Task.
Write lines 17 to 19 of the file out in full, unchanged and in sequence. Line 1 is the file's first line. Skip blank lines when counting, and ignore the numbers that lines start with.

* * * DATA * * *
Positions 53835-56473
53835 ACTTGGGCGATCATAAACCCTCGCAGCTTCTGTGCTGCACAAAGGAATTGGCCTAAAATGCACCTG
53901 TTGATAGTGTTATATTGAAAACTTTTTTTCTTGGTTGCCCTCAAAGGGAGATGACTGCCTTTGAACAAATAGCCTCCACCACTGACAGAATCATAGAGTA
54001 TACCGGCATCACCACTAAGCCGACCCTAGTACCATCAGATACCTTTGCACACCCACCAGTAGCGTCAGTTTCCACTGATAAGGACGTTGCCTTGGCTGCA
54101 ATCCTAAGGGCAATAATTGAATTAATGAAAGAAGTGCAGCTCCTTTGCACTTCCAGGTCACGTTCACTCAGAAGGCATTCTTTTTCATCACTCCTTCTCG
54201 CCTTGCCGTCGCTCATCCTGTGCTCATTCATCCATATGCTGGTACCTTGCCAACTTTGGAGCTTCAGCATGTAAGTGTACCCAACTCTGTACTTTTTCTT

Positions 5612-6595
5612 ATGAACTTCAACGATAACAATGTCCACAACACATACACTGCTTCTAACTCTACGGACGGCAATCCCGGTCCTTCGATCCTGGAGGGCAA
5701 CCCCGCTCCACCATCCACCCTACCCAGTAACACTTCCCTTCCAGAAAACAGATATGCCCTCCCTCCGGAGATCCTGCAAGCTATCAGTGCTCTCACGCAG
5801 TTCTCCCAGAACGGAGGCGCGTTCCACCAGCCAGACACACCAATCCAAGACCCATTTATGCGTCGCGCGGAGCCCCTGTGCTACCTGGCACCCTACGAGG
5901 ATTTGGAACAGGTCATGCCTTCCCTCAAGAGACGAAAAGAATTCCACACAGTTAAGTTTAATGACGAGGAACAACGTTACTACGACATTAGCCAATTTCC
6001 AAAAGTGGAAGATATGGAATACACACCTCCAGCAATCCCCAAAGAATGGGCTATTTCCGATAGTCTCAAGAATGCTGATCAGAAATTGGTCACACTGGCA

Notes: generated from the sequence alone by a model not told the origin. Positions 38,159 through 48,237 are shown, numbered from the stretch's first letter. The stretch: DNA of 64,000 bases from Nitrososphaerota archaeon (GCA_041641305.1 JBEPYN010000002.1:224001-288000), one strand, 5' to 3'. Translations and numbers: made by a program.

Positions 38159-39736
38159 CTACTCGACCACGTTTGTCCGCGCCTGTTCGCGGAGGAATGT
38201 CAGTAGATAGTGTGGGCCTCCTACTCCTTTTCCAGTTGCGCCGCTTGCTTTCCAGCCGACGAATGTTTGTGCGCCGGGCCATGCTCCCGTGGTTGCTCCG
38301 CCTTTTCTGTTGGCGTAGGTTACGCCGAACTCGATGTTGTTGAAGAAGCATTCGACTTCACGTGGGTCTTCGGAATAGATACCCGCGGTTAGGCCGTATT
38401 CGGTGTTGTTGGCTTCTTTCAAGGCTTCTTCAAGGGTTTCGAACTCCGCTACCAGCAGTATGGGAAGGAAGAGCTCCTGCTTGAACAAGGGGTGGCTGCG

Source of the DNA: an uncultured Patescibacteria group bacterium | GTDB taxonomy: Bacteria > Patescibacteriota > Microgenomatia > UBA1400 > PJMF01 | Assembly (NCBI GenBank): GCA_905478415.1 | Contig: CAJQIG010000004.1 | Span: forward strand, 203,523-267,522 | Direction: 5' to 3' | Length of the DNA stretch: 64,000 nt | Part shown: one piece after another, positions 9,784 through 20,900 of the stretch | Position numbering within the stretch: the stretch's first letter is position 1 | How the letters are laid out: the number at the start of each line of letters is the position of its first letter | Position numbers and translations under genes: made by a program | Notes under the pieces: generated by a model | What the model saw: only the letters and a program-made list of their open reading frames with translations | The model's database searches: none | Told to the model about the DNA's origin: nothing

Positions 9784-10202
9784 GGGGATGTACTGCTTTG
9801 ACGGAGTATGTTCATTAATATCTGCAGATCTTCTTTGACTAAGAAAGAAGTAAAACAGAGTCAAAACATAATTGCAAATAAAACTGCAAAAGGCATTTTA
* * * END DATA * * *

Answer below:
38301 CCTTTTCTGTTGGCGTAGGTTACGCCGAACTCGATGTTGTTGAAGAAGCATTCGACTTCACGTGGGTCTTCGGAATAGATACCCGCGGTTAGGCCGTATT
38401 CGGTGTTGTTGGCTTCTTTCAAGGCTTCTTCAAGGGTTTCGAACTCCGCTACCAGCAGTATGGGAAGGAAGAGCTCCTGCTTGAACAAGGGGTGGCTGCG

Source of the DNA: an uncultured Patescibacteria group bacterium | GTDB taxonomy: Bacteria > Patescibacteriota > Microgenomatia > UBA1400 > PJMF01 | Assembly (NCBI GenBank): GCA_905478415.1 | Contig: CAJQIG010000004.1 | Span: forward strand, 203,523-267,522 | Direction: 5' to 3' | Length of the DNA stretch: 64,000 nt | Part shown: one piece after another, positions 9,784 through 20,900 of the stretch | Position numbering within the stretch: the stretch's first letter is position 1 | How the letters are laid out: the number at the start of each line of letters is the position of its first letter | Position numbers and translations under genes: made by a program | Notes under the pieces: generated by a model | What the model saw: only the letters and a program-made list of their open reading frames with translations | The model's database searches: none | Told to the model about the DNA's origin: nothing